Entrusted to the luminous bow of Isabelle Faust and the baton of the extraordinary Sir John Eliot Gardiner, Stravinsky's Violin Concerto shines at the centre of this orchestral bouquet in which Chabrier's modernity, piercing beneath the hedonism, preludes the bewitching, and sometimes troubling, visions of a Debussy at the height of his art.
Chabrier's España, a brilliant and refined score created five years before the Suite pastorale, offers a shimmering picture of a partly imaginary Spain, in which the petulance of the Aragonese Jota meets the sensuality of the Andalusian Malagueña. "In the end, people have to stand up and embrace each other", declared the composer, without sacrificing everything to the picturesque: the modernity of the orchestral colours was admired by Falla and Mahler. Spain, again, with Debussy's Images, the second of which, "Iberia", continues the evocation of popular festivals and nocturnal enchantments, with disturbing reflections. "Gigues" and "Rondes de printemps" radiate the paradoxical modernity, sometimes tinged with archaism, of Debussy's maturity, whose audacity, always subdued by elegance, captivated Ravel.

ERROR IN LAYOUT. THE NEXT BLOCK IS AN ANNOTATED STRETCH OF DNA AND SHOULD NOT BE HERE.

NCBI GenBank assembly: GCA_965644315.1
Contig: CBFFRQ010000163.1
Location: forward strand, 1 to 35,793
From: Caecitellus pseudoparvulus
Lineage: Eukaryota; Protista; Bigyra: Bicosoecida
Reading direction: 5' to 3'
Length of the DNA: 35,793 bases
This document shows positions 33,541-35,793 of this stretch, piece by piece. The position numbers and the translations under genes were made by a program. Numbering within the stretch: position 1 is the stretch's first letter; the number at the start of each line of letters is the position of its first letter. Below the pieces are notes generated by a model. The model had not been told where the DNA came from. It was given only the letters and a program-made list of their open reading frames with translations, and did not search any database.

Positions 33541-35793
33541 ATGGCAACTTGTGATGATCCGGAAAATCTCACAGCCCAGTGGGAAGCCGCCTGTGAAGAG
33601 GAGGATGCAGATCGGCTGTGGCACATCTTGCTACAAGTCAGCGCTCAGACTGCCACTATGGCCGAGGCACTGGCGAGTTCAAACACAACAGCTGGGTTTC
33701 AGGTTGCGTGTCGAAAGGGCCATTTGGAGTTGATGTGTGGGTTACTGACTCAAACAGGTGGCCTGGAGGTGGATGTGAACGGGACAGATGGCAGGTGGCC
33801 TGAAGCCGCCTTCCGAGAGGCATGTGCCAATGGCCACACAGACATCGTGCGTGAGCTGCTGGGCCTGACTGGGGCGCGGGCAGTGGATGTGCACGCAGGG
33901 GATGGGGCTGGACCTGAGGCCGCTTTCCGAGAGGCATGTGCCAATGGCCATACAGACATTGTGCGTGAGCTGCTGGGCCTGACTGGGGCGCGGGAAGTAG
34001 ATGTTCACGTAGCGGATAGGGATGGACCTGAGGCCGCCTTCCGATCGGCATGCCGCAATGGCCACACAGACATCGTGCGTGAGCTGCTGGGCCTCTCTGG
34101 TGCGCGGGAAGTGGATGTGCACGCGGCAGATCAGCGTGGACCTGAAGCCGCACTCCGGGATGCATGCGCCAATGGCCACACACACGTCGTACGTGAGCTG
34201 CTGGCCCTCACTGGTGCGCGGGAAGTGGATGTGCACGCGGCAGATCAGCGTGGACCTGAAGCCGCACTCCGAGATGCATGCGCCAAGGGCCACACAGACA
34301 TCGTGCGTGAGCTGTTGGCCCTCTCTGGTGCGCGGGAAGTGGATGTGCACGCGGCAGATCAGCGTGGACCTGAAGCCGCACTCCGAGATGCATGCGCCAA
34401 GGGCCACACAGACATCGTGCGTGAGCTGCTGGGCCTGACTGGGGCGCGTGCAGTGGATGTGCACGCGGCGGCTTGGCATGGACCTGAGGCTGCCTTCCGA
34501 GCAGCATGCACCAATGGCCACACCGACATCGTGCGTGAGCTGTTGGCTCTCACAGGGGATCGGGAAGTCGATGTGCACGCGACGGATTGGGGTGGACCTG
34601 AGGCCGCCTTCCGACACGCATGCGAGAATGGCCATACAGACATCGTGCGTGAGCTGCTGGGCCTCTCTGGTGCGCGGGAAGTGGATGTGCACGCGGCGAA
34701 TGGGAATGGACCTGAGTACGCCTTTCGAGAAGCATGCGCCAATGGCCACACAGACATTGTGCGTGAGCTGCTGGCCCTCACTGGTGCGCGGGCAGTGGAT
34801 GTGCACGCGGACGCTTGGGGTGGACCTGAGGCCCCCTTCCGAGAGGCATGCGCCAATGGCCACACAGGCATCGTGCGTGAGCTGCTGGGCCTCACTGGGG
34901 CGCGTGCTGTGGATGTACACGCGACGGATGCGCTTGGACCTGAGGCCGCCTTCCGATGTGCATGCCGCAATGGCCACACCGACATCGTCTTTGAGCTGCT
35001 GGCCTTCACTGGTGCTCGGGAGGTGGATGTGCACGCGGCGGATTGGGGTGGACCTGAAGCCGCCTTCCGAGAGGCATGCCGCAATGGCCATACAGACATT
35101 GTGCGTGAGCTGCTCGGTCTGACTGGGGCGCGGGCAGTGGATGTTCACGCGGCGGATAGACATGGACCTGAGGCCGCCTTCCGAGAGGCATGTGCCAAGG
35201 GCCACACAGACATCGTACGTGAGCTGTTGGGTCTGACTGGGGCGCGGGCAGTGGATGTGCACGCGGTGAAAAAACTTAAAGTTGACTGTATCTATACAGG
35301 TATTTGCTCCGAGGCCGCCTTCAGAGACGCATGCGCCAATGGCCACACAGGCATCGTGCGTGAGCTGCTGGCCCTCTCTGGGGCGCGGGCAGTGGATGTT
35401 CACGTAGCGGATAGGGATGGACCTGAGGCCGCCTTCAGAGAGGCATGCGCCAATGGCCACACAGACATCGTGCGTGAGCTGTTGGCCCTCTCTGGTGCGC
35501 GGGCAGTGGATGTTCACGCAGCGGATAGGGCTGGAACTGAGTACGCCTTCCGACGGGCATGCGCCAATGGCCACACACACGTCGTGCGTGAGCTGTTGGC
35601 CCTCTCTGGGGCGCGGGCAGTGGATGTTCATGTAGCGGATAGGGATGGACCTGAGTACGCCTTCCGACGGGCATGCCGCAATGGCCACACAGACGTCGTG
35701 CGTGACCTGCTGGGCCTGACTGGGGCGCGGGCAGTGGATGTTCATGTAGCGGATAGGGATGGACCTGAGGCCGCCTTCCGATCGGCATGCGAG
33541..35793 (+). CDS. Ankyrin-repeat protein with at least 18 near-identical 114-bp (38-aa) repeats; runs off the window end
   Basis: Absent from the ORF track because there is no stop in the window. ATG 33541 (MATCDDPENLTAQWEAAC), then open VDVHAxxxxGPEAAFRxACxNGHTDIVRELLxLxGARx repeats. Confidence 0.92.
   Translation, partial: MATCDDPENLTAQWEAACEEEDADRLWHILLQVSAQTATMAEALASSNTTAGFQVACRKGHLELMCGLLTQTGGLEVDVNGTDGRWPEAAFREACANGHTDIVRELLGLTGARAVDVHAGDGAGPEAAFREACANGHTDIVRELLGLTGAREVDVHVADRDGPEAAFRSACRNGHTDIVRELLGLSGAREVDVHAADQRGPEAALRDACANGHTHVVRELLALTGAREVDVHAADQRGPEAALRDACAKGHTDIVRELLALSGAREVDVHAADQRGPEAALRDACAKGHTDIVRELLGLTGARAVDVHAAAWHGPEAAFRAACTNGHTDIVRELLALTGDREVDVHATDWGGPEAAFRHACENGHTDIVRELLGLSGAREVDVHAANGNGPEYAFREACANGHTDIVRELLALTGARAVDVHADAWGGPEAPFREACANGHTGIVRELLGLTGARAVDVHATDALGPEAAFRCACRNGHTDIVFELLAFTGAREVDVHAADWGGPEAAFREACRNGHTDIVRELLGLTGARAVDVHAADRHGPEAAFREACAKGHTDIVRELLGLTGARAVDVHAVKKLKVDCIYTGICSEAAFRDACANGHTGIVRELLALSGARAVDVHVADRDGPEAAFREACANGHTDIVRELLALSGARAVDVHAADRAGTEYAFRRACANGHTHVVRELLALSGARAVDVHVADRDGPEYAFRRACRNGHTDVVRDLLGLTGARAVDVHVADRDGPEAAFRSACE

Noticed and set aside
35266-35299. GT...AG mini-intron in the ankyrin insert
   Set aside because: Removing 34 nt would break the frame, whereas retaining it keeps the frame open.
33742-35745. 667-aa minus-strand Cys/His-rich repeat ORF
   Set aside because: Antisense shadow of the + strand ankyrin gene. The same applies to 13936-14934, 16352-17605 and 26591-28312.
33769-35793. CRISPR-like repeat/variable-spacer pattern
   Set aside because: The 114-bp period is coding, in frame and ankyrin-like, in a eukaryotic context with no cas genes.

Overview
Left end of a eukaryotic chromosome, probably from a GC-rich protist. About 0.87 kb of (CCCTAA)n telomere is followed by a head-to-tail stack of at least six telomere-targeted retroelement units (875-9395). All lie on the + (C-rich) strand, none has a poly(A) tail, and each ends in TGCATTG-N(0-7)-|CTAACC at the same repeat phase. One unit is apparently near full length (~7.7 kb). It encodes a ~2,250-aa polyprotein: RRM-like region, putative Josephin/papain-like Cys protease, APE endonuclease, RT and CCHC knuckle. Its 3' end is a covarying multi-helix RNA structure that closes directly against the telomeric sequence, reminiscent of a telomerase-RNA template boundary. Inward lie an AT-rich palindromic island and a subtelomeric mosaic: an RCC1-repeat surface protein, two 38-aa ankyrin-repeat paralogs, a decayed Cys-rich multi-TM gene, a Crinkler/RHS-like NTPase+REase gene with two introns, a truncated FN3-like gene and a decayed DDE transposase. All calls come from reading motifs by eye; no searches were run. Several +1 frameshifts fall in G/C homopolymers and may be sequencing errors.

Like those of Schönberg, Berg, Prokofiev or Bartók, who are almost contemporaries, Stravinsky's virtuoso Violin Concerto exploits all the possibilities of the instrument, delivering a narrative in which the almost "barbaric" frenzy often associated with the author of The Rite alternates with moments of poignant nostalgia.
- Classical music